In order to help his friend prepare for a talk at DEFCON this weekend, [Craig] built an IR photodiode amplifier circuit. The circuit extended the detection range of the hack from a few inches to a few feet. We’re suckers for some well-designed analog circuitry, and if you are too, be sure to check out the video embedded below.
The talk concerns fingerprinting cellphones by the IR emissions that their proximity sensors emit. These sensors are there to tell the phone whether the phone is being held up to your ear, for instance. Of course, if the IR emitter in the proximity sensor were running all the time, it would be a battery drain, so the manufacturers turn them on only intermittently. If different manufacturers use different patterns, you can fingerprint the phones — if you can detect the IR from a long enough distance to be useful.
And that brings us to IR photodetector amplifiers. The circuit is “almost” a simple op-amp current-to-voltage (transimpedance) amplifier. But there are complications. To get very high gain, the circuit becomes prone to oscillating due to the inherent capacitance of the photodiode, so there’s a damping capacitor in the feedback loop. To avoid slamming rail to rail, [Craig] biases the positive input and adds some diodes in the feedback loop to reduce the output range. Since the output is going into a microcontroller, it’s run through a comparator to make it nice and digital. Finally, [Craig] used a nice big photodiode with good sensitivity.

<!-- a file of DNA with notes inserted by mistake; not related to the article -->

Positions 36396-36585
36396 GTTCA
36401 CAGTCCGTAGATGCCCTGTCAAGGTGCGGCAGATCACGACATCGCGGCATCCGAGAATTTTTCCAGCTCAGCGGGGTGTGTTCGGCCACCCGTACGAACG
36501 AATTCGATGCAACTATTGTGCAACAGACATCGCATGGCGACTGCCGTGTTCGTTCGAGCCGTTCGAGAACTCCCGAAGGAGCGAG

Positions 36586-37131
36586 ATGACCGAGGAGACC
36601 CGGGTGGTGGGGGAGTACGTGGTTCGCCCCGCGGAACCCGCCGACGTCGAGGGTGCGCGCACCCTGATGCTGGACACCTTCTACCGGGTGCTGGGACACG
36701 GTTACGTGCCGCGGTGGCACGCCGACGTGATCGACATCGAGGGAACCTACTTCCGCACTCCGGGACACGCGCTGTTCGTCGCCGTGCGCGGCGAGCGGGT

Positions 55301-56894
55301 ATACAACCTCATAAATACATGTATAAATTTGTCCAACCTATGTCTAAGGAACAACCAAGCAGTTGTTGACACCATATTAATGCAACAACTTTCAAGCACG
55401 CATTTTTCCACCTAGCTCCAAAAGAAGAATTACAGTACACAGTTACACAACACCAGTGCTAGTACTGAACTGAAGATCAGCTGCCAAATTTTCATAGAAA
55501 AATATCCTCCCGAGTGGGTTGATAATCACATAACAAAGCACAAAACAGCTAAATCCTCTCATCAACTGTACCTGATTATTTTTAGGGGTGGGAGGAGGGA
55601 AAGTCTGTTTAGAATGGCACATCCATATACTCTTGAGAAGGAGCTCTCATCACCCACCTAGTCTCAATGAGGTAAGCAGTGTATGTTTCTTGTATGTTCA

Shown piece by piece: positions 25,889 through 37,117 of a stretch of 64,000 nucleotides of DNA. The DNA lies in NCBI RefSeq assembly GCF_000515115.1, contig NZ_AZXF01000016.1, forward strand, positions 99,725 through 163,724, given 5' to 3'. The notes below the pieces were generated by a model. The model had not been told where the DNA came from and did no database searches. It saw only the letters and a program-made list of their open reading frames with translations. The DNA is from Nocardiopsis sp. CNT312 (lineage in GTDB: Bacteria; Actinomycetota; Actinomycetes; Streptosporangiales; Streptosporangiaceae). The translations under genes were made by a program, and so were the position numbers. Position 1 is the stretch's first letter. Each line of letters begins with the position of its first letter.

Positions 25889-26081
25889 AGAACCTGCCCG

We wonder why [Craig] spent so much effort keeping the first-stage op-amp out of saturation when he’s following it with a comparator anyway. Anyone?
Anyway, being able to detect IR pulses from far away is cool. And did you know that you can use photodiodes to detect (beta and gamma) radiation? The same caveats about oscillation and signal conditioning apply!